Intel Unleashes HBM-Powered Xeon CPU MAX ‘Sapphire Rapids’ & Xeon GPU MAX ‘Ponte Vecchio’ For Data Centers

Hassan Mujtaba

Intel launches its brand new Xeon CPU MAX 'Sapphire Rapids HBM' & Xeon GPU MAX 'Ponte Vecchio' chips for data center and enterprise segments.

Intel Goes Chiplet-Crazy With MAX CPU & GPU Series: Xeon CPU MAX 'Sapphire Rapids HBM' & Xeon GPU MAX 'Ponte Vecchio' For Servers

Today, Intel finally enters the data center and enterprise segment with its own multi-tile aka chiplet products codenamed Xeon MAX. The first two products in this brand new family are the Xeon CPU MAX series which are Sapphire Rapids processors with HBM technology while the other product is the Xeon GPU MAX series based on the Ponte Vecchio design which goes crazy with the chiplet-era architecture.

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The Xeon CPU Max Series is the first and only x86-based processor with high bandwidth memory, accelerating many HPC workloads without the need for code changes. The Intel Data Center GPU Max Series is Intel’s highest-density processor and will be available in several form factors that address different customer needs.

The Xeon CPU Max Series offers 64 gigabytes of high bandwidth memory (HBM2e) on the package, significantly increasing data throughput for HPC and AI workloads. Compared with top-end 3rd Gen Intel Xeon Scalable processors, the Xeon CPU Max Series provides up to 3.7 times10 more performance on a range of real-world applications like energy and earth systems modeling.

Further, the Data Center GPU Max Series packs over 100 billion transistors into a 47-tile package, bringing new levels of throughput to challenging workloads like physics, financial services and life sciences. When paired with the Xeon CPU Max Series, the combined platform achieves up to 12.8 times greater performance than the prior generation when running the LAMMPS molecular dynamics simulator.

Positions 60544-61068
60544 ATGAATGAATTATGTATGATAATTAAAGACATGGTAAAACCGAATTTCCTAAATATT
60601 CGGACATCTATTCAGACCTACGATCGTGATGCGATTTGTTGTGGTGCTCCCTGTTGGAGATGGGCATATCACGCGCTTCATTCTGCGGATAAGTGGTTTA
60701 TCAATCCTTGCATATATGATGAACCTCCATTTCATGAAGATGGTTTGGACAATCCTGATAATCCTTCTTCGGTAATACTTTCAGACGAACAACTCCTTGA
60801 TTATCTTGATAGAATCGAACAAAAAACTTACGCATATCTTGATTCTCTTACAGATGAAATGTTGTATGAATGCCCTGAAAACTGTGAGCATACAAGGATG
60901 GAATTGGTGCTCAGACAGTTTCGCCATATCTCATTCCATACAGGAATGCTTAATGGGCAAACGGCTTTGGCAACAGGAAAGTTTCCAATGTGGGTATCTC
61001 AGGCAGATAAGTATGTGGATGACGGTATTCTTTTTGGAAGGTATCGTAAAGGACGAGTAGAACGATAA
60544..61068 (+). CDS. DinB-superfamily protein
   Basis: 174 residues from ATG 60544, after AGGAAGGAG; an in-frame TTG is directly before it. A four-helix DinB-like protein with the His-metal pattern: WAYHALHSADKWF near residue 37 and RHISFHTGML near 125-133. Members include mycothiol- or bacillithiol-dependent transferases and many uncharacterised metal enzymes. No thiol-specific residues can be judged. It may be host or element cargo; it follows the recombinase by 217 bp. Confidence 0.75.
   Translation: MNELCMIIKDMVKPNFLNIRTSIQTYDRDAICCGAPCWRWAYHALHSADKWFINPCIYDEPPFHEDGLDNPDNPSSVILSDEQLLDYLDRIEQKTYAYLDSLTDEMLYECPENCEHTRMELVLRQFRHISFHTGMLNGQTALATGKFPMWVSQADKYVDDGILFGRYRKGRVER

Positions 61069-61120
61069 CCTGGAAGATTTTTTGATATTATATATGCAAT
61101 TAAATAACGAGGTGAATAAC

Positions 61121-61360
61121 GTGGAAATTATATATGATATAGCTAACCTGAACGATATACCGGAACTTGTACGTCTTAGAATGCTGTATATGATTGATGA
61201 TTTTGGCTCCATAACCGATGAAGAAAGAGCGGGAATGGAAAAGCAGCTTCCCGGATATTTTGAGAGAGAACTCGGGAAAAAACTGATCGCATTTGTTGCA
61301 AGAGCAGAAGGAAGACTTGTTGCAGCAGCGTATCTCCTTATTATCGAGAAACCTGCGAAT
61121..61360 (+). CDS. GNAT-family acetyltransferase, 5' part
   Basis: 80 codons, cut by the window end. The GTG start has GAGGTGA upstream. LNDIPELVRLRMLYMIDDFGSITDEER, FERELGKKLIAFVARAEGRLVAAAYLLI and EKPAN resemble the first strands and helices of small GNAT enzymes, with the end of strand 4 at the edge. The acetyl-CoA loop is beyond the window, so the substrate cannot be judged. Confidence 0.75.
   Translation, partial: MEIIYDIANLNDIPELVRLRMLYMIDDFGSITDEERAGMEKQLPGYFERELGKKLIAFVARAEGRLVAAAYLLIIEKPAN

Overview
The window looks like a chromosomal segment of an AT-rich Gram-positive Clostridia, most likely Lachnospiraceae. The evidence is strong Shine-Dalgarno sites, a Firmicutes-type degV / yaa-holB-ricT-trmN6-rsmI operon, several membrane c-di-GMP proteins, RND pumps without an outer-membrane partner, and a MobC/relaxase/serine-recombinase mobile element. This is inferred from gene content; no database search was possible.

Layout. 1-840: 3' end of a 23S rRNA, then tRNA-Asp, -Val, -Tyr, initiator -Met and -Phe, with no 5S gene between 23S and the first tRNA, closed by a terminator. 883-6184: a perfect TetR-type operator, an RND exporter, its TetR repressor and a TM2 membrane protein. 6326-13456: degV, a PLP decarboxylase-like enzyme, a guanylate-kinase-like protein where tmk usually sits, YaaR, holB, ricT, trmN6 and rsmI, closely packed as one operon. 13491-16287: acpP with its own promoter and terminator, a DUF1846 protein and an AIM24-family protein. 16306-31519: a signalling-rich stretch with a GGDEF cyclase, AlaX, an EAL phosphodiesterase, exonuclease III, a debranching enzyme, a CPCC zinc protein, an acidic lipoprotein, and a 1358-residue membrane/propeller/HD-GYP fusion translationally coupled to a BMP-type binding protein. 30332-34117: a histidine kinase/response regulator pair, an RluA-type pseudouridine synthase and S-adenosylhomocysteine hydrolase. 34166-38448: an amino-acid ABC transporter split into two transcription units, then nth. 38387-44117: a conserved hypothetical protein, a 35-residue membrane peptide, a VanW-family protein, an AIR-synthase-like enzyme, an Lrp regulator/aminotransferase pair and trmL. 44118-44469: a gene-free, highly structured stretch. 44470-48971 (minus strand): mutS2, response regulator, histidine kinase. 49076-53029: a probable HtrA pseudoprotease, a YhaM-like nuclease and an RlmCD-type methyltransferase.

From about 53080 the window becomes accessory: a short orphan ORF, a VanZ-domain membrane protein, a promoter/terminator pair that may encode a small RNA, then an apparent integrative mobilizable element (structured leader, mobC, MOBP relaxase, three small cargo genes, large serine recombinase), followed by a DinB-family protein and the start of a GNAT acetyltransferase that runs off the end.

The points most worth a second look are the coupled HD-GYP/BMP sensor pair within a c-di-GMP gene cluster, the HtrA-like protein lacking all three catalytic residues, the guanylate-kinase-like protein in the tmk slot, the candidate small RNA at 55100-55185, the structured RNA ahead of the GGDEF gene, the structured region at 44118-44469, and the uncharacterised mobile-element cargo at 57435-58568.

via Intel

Intel Xeon MAX CPUs "Sapphire Rapids With HBM"

Starting with the Intel Xeon CPU MAX series, the Xeon CPU MAX series will house up to four HBM packages, all offering significantly higher DRAM bandwidth versus a baseline Sapphire Rapids-SP Xeon CPU with 8-channel DDR5 memory. This is going to allow Intel to offer a chip with both increased capacity and bandwidth for customers that demand it. The HBM SKUs can be used in two modes, an HBM Flat mode & an HBM caching mode.

On Jan. 10, 2023, Intel introduced the Intel Xeon CPU Max Series for high-performance computing and artificial intelligence. The Xeon CPU Max Series, is the first and only x86-based processor with high bandwidth memory, accelerating many HPC workloads without the need for any code changes. (Credit: Intel Corporation)

The standard Sapphire Rapids-SP Xeon chip will feature 10 EMIB interconnects and the entire package will measure at a mighty 4446mm2. Moving over to the HBM variant, we are getting an increased number of interconnects which sit at 14 and are needed to interconnect the HBM2E memory to the cores.

The four HBM2E memory packages will feature 8-Hi stacks so Intel is going for at least 16 GB of HBM2E memory per stack for a total of 64 GB across the Sapphire Rapids-SP package. Talking about the package, the HBM variant will measure at an insane 5700mm2 or 28% larger than the standard variant. Compared to the recently leaked EPYC Genoa numbers, the HBM2E package for Sapphire Rapids-SP would end up 5% larger while the standard package will be 22% smaller.

  • Intel Sapphire Rapids-SP Xeon (Standard Package) - 4446mm2
  • Intel Sapphire Rapids-SP Xeon (HBM2E Package) - 5700mm2
  • AMD EPYC Genoa (12 CCD Package) - 5428mm2

It is also mentioned that the Intel Sapphire Rapids Xeon Max CPUs will feature up to 80 PCIe Gen 5.0 / 4.0 lanes, support for 8-channel DDR5-4800 memory, up to 4 UPI & 16 GTs lanes & an x8 DMI PCIe 3.0 interface. There are at least five SKUs launching today which include: